KHDX's Little Free Music Library box. Photo: J. Waits

KHDX’s Little Free Music Library box. Photo: J. Waits

The spirit of collaboration is palpable at KHDX and in the days following my visit, I was pleased to see that staffers were also excited to connect with people from other college and community radio stations. Before my trip to the station, I’d mentioned that I was coming to Arkansas for the Grassroots Radio Conference (GRC). Intrigued by the event, four KHDX student managers decided to take a road trip to Hot Springs, Arkansas for the conference. It was fun for me to meet up with them again in Hot Springs and even more exciting to learn that they found it to be a great source of inspiration.

KHDX t-shirt spotted at GRC conference. Photo: J. Waits

KHDX Concert Director Grace Norton shows her KHDX pride at the GRC conference. Photo: J. Waits

In his recap of the conference, KHDX’s Technical Director Jacob Turner writes, “Having never gone to any sort of organized radio conference before, none of us were quite sure what to expect. However, once we arrived at The Springs Hotel and Spa on that beautiful Saturday morning, we definitely found ourselves in a like-minded community of people who were passionate about community and college radio from all over the United States, from Tucson to D.C. and Ames to New Orleans.”

KHDX t-shirt at GRC conference. Photo: J. Waits

KHDX Promotions Director Everett Roddy shares his KHDX t-shirt at the GRC conference. Photo: J. Waits

I love the way that these college and community radio connections are being formed with every conference, field trip, and collaborative project. Soon after the GRC conference, I checked in with Conard to get her thoughts on the event. In addition to her recap, she reported that, “You inspired me to go on my own college radio field trips! I’m currently home in Atlanta for fall break, and today I visited WRAS and WREK, which I learned (after the fact) that you’ve also toured! They both had your red and black striped KFJC stickers posted in the studio. Thanks so much for the great idea!” And…as I’m finishing up this piece, I just learned that a whole bunch of KHDX staffers took a road trip to nearby community radio station KABF in Little Rock. It sounds like it was an incredible visit.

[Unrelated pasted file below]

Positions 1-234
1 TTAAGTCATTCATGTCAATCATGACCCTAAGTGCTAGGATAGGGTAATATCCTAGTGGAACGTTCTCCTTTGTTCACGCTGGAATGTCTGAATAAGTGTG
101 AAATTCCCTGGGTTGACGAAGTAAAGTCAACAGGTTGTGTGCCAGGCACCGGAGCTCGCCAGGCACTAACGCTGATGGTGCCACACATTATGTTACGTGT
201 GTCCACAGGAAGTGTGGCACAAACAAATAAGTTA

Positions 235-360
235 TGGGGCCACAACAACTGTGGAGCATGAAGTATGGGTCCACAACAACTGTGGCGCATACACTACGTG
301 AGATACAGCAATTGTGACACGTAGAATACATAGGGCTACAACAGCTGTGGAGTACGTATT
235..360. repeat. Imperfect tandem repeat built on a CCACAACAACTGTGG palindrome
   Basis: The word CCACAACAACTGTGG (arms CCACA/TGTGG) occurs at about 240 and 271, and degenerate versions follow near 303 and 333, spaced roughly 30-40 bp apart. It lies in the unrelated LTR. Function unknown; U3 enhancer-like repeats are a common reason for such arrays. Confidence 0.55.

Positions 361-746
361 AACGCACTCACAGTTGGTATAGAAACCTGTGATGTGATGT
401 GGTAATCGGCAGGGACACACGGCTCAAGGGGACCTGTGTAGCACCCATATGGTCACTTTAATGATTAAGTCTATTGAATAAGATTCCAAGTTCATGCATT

KHDX banner. Photo: J. Waits

KHDX banner. Photo: J. Waits

If my 100+ field trips serve to inspire others to visit college and community radio stations, then the bulk of my job is done! I started this whole project feeling like many of us have insular college radio experiences and I hope that with these tours we are all starting to understand more about the myriad ways that different stations operate.

Poster for KHDX event and on-air schedule in studio. Photo: J. Waits

Poster for KHDX event and on-air schedule in studio. Photo: J. Waits

Thanks to everyone at KHDX for a wonderful visit, particularly Anna Conard and Maureen McClung. It was also great to see Anna and more staffers at GRC, including KHDX Promotions Director Everett Roddy, Technical Director Jacob Turner and Concert Director Grace Norton. Hopefully we can all cross paths again. Hear more from this visit on Radio Survivor Podcast #70. This is my 116th radio station field trip report. Future posts will chronicle additional Arkansas visits, as well as trips to stations in California and Pennsylvania. See my most recent field trips on Radio Survivor and peruse a full list of my station tour reports on Spinning Indie.